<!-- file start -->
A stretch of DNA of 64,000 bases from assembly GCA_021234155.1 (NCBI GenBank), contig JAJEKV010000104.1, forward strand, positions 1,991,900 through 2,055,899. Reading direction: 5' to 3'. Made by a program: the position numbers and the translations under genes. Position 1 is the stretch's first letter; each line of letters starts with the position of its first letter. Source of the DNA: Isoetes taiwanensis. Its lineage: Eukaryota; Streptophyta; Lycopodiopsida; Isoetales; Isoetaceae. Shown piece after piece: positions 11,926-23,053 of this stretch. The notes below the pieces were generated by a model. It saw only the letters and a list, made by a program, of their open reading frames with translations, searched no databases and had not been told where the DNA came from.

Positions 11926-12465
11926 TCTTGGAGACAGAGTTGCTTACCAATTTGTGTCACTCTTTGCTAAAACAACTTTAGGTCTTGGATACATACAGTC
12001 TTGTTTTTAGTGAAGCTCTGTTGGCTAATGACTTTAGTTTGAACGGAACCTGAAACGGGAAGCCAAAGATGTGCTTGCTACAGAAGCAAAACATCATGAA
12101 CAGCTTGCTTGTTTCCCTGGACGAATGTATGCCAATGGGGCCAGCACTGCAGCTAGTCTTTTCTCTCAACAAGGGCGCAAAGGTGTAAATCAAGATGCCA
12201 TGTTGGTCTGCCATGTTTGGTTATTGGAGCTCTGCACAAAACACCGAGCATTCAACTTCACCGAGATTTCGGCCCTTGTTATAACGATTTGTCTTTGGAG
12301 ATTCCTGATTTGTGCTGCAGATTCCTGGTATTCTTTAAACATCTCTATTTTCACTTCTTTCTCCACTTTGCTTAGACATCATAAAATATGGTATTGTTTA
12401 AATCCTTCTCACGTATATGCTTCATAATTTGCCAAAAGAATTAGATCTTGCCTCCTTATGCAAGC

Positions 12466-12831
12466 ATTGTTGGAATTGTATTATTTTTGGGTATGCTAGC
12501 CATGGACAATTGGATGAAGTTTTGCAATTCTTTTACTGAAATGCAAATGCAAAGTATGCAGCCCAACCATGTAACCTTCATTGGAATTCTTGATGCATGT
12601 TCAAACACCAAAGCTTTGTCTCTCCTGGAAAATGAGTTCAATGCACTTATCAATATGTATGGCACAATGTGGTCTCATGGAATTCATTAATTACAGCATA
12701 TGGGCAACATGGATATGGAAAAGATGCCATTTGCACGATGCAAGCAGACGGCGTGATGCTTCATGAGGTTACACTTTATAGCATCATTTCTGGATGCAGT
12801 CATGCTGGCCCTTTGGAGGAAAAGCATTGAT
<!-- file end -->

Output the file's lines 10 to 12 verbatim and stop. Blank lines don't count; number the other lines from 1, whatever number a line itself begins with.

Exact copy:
12466 ATTGTTGGAATTGTATTATTTTTGGGTATGCTAGC
12501 CATGGACAATTGGATGAAGTTTTGCAATTCTTTTACTGAAATGCAAATGCAAAGTATGCAGCCCAACCATGTAACCTTCATTGGAATTCTTGATGCATGT
12601 TCAAACACCAAAGCTTTGTCTCTCCTGGAAAATGAGTTCAATGCACTTATCAATATGTATGGCACAATGTGGTCTCATGGAATTCATTAATTACAGCATA